This post has already been read 1184 times!
By TYLER ELLYSON
KEARNEY – Kelly Kathleen Ferguson quit her job, bought a prairie dress and visited every “Little House” from the popular Laura Ingalls Wilder series.
Then she wrote her own book about the journey – “My Life as Laura: How I Searched for Laura Ingalls Wilder and Found Myself.”
Ferguson, an assistant English professor at Southern Utah University, will talk about the experience and read from her work 7 p.m. Sept. 20 at the Museum of Nebraska Art, 2401 Central Ave., in Kearney. The event, which is free and open to the public, is part of the University of Nebraska at Kearney’s Reynolds Visiting Writers Series.
Brad Modlin, the Reynolds poetry chair in the UNK Department of English, calls Ferguson an energetic, engaging reader who will captivate the audience with her tale of immersion journalism.
“In addition to exploring biographies of Laura Ingalls Wilder, Ferguson gives herself, and her readers, a taste of Laura’s life – prairie dress and all,” Modlin said. “She highlights how our childhood heroes – and obsessions – impact the adults we become. Growing up in suburban Alabama, Ferguson longed to be Laura and live on the prairie. As an adult, she still wanted to be Laura. So, for a while, she became her.”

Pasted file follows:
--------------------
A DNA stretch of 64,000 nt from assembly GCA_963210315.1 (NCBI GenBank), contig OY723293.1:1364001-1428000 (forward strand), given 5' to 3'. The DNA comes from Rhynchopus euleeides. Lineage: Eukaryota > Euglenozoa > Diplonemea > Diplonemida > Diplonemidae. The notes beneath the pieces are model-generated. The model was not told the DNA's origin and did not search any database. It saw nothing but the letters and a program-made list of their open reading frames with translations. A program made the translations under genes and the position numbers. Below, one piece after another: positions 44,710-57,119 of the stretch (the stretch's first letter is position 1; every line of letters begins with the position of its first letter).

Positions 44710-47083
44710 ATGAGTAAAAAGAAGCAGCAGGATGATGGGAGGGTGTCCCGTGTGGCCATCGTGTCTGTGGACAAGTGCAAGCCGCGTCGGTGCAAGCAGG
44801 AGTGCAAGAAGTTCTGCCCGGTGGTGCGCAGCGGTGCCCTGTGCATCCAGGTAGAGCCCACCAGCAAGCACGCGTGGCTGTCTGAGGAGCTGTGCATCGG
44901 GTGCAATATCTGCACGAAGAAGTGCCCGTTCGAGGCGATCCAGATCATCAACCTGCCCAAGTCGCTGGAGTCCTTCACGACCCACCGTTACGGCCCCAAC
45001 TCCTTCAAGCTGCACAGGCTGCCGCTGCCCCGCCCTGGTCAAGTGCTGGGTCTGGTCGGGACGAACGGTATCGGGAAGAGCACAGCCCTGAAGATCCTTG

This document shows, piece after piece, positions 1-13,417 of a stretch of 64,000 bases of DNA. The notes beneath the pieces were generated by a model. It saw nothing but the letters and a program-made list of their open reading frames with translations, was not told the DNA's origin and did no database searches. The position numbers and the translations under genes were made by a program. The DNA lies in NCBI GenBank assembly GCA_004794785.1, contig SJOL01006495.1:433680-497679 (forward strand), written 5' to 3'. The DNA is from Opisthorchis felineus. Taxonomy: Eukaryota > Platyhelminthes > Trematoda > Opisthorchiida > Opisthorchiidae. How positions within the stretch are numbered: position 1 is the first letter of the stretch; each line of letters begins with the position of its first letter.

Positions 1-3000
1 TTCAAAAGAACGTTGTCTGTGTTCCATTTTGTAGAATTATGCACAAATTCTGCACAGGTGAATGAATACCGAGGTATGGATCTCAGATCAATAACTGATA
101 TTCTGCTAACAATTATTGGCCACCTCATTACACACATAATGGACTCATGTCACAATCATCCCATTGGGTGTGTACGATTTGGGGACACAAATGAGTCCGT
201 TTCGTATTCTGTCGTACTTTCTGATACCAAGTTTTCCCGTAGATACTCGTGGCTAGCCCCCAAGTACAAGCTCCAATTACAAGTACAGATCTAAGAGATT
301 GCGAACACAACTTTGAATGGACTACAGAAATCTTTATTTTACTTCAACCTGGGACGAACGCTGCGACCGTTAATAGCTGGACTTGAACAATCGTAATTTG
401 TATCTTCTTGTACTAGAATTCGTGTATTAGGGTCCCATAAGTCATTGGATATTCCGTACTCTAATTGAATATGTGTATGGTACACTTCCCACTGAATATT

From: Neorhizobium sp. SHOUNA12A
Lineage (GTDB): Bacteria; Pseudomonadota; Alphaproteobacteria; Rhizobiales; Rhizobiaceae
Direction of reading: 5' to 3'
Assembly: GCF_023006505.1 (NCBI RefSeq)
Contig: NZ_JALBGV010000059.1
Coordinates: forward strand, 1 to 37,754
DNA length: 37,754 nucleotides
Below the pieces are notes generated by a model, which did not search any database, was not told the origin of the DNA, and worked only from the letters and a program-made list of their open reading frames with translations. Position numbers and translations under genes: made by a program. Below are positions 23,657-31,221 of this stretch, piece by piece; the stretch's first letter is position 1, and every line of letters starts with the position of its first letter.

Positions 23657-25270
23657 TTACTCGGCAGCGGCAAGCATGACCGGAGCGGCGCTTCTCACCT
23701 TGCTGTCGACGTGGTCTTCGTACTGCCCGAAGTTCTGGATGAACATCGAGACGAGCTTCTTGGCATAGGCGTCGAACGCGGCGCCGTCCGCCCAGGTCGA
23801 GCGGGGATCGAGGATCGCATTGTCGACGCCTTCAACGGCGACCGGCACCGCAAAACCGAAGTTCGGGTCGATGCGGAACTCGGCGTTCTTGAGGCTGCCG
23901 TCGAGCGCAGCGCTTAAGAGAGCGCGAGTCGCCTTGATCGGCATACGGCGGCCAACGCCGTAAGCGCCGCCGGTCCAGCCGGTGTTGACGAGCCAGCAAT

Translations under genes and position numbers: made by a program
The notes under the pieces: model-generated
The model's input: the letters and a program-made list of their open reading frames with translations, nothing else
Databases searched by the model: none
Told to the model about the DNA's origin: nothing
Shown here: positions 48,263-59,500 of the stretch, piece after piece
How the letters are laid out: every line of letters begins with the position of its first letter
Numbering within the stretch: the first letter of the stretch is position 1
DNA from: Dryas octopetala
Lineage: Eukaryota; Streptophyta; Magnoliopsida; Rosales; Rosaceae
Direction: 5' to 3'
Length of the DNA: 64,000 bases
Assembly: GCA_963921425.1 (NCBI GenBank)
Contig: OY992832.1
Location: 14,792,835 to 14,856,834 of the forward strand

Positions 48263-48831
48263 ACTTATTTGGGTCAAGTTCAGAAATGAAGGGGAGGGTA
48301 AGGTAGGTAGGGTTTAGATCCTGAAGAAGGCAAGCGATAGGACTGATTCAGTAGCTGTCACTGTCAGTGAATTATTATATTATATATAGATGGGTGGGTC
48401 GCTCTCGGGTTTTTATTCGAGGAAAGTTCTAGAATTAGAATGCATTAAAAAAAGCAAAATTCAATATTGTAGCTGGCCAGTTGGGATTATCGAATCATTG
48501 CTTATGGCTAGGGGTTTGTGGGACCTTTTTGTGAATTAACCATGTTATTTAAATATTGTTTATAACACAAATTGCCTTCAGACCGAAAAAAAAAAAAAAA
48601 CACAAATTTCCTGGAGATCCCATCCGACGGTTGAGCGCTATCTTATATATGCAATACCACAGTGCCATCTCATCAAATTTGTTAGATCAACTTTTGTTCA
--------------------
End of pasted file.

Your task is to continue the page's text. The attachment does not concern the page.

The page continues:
For her book, Ferguson retraced Ingalls Wilder’s journey across the Plains in the late 1800s – from the “Little House in the Big Woods” in Wisconsin to the “Little House on the Prairie” in Kansas. She visited that “Little Town on the Prairie” in South Dakota and was “On the Banks of Plum Creek” in Minnesota.
A description from Ferguson’s website calls the book: “A hilarious and moving memoir – think Tina Fey in a bonnet – about a woman on a quest to change her life, using Laura Ingalls Wilder as her spirit animal.”
“Whether you’ve read the ‘Little House’ books seven times or zero times, you’ll enjoy the evening,” Modlin said.
Ferguson holds a Master of Fine Arts in creative writing from the University of Montana and doctorate in literature and literary nonfiction from Ohio University. Her work has been published by The Gettysburg Review, New England Review, McSweeney’s Internet Tendency, The Cincinnati Review and Mental Floss.
UNK’s Reynolds chair professorship and Visiting Writers Series are supported by an endowment from Paul and Clarice Reynolds.